- Good Cop Bad Cop $0.99 on iTunes
- Musical Interlude $0.99 on iTunes
- Theme from T.V. $0.99 on iTunes
- Zombie Compromise $0.99 on iTunes
- Malfunction $0.99 on iTunes
- Shake Some Evil $0.99 on iTunes
- Vibrolux Deluxe $0.99 on iTunes
- Run Chicken Run $0.99 on iTunes
- Bennett Cerf $0.99 on iTunes
- Egypt Texas $0.99 on iTunes
- Customized $0.99 on iTunes
- Our Weapons Are Useless $0.99 on iTunes
- Shadowy Countdown $0.99 on iTunes
- Harlem By the Sea $0.99 on iTunes
- Having an Average Weekend $0.99 on iTunes
- Big Saxophone Lie (Bonus Track) $0.99 on iTunes
- Misty (Bonus Track) $0.99 on iTunes
- Summer Wind (Bonus Track) $0.99 on iTunes
- Big Baby (Bonus Track) $0.99 on iTunes
- Customized (Sax Tape) [Bonus Track] $0.99 on iTunes
Full performer name: Shadowy Men On A Shadowy Planet.
Additional personnel: Charles Burns (vocals).
Producers: Shadowy Men On A Shadowy Planet, Coyote Shivers.
Engineers include: Bill Aldred, Todd Cuttler, Paul Edwards.
SAVVY SHOW STOPPERS compiles five 7-inch singles released between 1985 and 1988 on the band's own label, Jetpac.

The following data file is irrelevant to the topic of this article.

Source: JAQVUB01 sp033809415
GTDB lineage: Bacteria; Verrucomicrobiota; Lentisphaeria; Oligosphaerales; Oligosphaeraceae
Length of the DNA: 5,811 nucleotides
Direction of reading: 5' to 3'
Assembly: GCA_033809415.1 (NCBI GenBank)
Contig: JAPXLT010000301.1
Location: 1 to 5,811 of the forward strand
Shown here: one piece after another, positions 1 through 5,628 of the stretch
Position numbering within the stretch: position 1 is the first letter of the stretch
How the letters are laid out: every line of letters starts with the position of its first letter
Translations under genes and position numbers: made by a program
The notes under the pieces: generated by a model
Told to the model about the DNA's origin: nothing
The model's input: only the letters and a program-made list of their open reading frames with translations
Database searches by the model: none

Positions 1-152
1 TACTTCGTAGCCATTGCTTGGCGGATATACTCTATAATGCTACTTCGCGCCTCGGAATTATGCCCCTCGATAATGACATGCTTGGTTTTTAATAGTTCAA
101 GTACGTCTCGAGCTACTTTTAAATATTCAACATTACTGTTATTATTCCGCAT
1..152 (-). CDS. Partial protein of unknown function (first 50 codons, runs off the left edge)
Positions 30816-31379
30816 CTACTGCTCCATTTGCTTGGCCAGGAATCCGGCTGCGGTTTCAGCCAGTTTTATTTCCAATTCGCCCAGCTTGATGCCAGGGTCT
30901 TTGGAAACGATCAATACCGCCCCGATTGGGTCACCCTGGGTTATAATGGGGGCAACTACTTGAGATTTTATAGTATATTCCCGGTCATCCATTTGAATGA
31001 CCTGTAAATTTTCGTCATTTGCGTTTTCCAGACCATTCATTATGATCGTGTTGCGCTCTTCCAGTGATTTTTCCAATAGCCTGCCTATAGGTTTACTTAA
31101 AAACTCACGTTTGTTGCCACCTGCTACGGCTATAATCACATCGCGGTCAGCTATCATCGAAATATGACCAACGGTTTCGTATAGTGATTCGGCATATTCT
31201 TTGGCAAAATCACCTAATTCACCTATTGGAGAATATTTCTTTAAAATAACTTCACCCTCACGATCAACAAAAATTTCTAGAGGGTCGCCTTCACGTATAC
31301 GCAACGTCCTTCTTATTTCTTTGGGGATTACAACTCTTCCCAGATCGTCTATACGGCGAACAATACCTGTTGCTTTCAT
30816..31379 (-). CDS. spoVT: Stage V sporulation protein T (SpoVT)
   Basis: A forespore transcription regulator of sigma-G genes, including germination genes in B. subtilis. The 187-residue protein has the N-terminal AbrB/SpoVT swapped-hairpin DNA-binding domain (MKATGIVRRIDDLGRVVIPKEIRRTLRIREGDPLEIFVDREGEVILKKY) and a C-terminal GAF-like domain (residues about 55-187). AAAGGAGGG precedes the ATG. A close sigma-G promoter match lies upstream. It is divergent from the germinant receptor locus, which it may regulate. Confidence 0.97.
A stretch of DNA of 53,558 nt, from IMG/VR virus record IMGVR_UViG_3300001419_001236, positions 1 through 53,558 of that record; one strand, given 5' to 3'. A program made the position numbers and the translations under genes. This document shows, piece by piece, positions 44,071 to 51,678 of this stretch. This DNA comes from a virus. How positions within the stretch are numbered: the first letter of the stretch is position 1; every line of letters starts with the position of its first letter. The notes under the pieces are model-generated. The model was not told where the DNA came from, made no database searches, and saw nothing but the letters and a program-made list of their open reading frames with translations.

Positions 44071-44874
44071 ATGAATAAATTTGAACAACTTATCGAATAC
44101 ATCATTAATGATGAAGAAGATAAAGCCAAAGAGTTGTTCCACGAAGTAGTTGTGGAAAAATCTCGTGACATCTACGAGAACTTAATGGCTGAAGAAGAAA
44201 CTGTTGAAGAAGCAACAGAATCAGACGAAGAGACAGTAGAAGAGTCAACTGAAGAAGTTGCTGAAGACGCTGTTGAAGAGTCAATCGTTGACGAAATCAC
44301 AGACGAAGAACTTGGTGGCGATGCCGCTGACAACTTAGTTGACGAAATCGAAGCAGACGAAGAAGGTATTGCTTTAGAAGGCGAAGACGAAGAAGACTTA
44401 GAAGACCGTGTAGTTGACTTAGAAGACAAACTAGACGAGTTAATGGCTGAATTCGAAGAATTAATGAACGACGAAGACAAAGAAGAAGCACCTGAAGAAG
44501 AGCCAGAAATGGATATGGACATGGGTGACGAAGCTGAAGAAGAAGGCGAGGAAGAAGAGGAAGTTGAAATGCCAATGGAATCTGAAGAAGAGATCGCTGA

Few bands of the '80s and '90s were as unique as as Shadowy Men on a Shadowy Planet, and they were that rare band that had their formula just about perfect right out of the box. While they were hardly the first band of the post-punk era to take their cues from vintage surf and instrumental music, Shadowy Men were one band who could embrace the twangy, reverb-drunk sound of the Ventures or Duane Eddy and make something fresh from it, avoiding kitsch in favor of a sound that was clever, playful, and commanding. Shadowy Men on a Shadowy Planet made records that were witty, powerful, evocative, and remarkably fun to listen (and dance) to, and most of the time they did it without a single word. Like most indie bands of their era, the Shadowy Men cut a fistful of singles before they made their first album, and with 1988's Savvy Show Stoppers, the trio managed to turn the former into the latter. The album compiled the tracks from six 7" releases the band had put out between 1985 and 1988, and despite the piecemeal construction of Savvy Show Stoppers, the tunes cohere surprisingly well. It helps that that the material was all produced by the group with help from Coyote Shivers, giving the tracks a certain sonic unity, and that the performances are tight and emphatic throughout. And while Brian Connelly's guitar understandably gets the most attention, the dynamics between him and bassist Reid Diamond and drummer Don Pyle are almost uncanny, the three fitting together with the precision of a jigsaw puzzle. Savvy Show Stoppers may have been more of a sampler than a proper album, but it was a near-perfect introduction to an endlessly enjoyable band. (The album also happens to include "Having an Average Weekend," the song that became Shadowy Men on a Shadowy Planet's calling card after it became the theme song for the sketch comedy series The Kids in the Hall.) ~ Mark Deming